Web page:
Today was our day to finish up the sites of the seven churches of Revelation. The remaining three were Smyrna, Thyatira, and Pergamum, in that order. Between these sites were drives of 90 minutes or so, so our day was quickly broken into smaller pieces.
Ancient Smyrna is modern-day Izmir, the place where we slept last night. So our first stop was just a skip from our hotel. Atop a mountain looking over Smyrna, we snapped some photos of the city and harbour, while talking some about the life and death of Polycarp. He was the first bishop of Smyrna and one of the most famous martyrs in the early centuries of Christian history. At age 86, he was told that he’d be spared and even honoured if he simply denied his faith in Christ. His response has become a well-known example of faithfulness: “Eighty-six years I have followed Christ and he has never been unfaithful to me. How then could I deny my Lord?” At that point, the authorities stoked the fires where Polycarp was to be burned at the stake. It is here that some of the best sources available speak of a miracle. It is said that witnesses watched as the body of Polycarp did not burn. It was as if a pocket within the flames formed around him, and the a scent of sweetness like incense was smelled. Upon observing their failed execution, those in charge ordered soldiers to stab the flame-surrounded Polycarp to death. So is told the story of the death of Smyrna’s great Polycarp.
Before leaving Smyrna, we stopped to walk around the ruins of the agora (marketplace). This is really all there is to be seen of ancient Smyrna these days. To be sure, there is much more to be found, but it lies beneath the new city so it’s never been excavated. The agora looked like… well, a lot like the other ten agoras we’ve seen so far. Charles said early on that the thing about seeing Roman ruins is that if you’ve seen one, you’ve sort of seen them all because they were serious about their city-planning and that makes their cities very patterned in some ways.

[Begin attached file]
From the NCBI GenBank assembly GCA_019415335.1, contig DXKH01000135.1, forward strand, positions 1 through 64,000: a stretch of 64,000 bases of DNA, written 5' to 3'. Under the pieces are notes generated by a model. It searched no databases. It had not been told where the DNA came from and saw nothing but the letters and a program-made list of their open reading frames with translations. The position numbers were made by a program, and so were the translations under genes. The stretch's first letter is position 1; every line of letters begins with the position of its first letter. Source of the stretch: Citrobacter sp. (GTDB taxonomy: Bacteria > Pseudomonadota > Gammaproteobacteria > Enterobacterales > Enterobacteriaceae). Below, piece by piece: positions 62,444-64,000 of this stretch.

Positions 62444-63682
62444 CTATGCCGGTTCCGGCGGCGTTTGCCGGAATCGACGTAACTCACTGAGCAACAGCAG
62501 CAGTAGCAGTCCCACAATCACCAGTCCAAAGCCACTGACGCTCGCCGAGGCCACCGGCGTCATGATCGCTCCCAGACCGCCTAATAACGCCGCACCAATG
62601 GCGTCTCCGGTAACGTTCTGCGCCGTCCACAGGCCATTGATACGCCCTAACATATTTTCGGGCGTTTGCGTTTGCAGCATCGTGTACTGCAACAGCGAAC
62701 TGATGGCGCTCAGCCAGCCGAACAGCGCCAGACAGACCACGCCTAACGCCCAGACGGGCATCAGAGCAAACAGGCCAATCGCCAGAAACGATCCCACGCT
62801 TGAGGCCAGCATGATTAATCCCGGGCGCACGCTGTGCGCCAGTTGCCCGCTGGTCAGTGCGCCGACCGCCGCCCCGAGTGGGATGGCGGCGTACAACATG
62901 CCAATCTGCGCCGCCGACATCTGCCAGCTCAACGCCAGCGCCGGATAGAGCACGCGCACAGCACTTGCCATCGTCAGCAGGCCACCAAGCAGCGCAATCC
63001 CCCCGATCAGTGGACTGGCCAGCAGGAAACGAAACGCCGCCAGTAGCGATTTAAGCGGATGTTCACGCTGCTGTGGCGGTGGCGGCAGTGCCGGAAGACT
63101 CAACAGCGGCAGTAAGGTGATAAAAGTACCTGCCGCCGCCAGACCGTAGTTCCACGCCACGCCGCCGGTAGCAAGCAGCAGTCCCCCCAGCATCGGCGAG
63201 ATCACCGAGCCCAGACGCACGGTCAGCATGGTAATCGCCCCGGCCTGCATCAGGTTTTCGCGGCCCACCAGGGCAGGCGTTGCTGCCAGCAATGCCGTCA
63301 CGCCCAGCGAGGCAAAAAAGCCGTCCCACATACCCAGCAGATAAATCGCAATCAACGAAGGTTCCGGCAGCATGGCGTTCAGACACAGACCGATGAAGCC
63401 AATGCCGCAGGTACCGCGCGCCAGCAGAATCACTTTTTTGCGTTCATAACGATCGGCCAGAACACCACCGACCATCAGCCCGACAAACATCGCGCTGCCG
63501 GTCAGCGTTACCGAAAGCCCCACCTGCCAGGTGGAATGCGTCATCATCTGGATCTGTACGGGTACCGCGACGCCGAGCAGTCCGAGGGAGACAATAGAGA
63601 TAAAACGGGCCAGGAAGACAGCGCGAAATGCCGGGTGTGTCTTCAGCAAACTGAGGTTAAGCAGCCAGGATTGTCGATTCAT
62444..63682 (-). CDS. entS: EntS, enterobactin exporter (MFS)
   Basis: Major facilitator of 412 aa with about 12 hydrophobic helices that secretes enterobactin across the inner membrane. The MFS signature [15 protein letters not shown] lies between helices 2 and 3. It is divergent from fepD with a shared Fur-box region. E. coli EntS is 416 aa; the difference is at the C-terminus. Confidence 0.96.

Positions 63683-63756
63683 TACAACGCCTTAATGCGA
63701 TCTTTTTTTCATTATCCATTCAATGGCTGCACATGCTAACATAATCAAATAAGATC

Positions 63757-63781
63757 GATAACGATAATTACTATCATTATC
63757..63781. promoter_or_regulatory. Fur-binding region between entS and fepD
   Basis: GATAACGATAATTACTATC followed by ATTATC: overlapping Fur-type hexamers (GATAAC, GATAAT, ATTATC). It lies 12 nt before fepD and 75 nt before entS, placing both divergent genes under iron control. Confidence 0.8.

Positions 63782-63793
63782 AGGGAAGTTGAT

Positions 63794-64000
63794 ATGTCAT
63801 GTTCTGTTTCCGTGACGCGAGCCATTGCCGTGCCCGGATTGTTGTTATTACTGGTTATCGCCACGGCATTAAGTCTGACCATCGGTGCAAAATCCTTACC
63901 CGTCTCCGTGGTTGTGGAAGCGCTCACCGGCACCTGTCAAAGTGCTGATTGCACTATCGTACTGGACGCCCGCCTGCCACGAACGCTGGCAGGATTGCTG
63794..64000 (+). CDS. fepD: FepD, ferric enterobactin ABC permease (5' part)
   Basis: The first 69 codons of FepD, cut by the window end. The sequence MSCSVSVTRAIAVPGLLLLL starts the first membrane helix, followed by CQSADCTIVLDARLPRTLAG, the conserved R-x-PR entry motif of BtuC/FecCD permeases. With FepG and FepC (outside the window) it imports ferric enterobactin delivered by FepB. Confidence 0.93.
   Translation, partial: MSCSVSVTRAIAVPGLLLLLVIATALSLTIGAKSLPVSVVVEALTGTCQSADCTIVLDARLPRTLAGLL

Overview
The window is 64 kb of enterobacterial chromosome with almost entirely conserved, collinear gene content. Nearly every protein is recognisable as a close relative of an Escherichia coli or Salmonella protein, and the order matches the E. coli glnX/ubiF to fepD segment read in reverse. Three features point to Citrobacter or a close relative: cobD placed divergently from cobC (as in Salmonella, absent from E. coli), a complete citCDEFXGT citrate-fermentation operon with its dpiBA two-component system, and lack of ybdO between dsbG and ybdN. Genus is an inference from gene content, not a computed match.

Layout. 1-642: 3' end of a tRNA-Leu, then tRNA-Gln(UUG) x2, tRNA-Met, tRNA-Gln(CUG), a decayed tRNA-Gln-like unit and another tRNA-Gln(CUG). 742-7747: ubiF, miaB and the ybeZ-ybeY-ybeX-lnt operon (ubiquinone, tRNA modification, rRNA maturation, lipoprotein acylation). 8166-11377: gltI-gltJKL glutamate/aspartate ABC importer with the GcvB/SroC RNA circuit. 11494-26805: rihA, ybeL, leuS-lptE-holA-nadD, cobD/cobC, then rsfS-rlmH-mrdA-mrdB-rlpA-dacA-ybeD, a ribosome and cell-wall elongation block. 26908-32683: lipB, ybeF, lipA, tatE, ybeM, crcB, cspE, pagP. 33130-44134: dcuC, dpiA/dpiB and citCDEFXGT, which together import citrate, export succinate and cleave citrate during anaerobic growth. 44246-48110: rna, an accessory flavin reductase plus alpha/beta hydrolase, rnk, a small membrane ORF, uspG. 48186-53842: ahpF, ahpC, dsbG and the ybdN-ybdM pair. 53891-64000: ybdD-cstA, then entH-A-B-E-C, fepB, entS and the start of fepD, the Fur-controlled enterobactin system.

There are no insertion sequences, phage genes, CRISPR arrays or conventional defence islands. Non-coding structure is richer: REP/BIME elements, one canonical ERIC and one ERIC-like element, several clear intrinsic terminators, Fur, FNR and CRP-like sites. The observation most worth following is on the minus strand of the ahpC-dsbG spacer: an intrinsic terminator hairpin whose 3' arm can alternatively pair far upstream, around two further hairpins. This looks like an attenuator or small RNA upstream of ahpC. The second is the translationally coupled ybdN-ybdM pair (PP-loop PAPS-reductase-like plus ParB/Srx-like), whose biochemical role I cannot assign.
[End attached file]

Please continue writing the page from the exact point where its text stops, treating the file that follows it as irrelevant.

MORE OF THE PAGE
After a stretch of highway, we arrived at modern-day Akhisar (ancient Thyatira). Besides Philadelphia, this may be the site with the least to see of the seven. Within a fenced area of the modern city stand the remains of a 6th century church. Behind it is a bit of a Roman road that might date back closer to the 1st century. Besides that, the lot is filled with with fallen columns and other marble pieces of buildings long forgotten. Apparently, Pliny the Elder had some very uncomplimentary things to say about Thyatira back in the day—he felt it to be a very un-special place. As an archeological site, it pales beside most of what we’ve seen, but I’m glad that we stopped all the same—long enough to read Jesus’ words to the believers there and to have some discussion about the unique challenges that faced that congregation. Interestingly, the Thyatira church is one of the few NT churches about which we have no idea of how they begun. No shortage of speculation exists, but neither Scripture nor later tradition give us anything firm to go on.